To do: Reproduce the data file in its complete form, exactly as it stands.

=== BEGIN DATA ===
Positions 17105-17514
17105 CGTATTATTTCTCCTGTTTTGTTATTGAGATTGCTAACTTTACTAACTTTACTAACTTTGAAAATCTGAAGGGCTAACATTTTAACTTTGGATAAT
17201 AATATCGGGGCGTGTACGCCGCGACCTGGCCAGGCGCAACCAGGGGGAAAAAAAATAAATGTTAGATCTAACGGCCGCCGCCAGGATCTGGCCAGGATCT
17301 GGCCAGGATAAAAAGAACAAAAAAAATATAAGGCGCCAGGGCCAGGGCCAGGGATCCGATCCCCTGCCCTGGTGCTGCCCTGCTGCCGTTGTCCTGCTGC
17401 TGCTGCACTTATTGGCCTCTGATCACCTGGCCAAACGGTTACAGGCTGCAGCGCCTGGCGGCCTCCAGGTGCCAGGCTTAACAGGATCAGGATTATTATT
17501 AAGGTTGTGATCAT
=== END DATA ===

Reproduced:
Positions 17105-17514
17105 CGTATTATTTCTCCTGTTTTGTTATTGAGATTGCTAACTTTACTAACTTTACTAACTTTGAAAATCTGAAGGGCTAACATTTTAACTTTGGATAAT
17201 AATATCGGGGCGTGTACGCCGCGACCTGGCCAGGCGCAACCAGGGGGAAAAAAAATAAATGTTAGATCTAACGGCCGCCGCCAGGATCTGGCCAGGATCT
17301 GGCCAGGATAAAAAGAACAAAAAAAATATAAGGCGCCAGGGCCAGGGCCAGGGATCCGATCCCCTGCCCTGGTGCTGCCCTGCTGCCGTTGTCCTGCTGC
17401 TGCTGCACTTATTGGCCTCTGATCACCTGGCCAAACGGTTACAGGCTGCAGCGCCTGGCGGCCTCCAGGTGCCAGGCTTAACAGGATCAGGATTATTATT
17501 AAGGTTGTGATCAT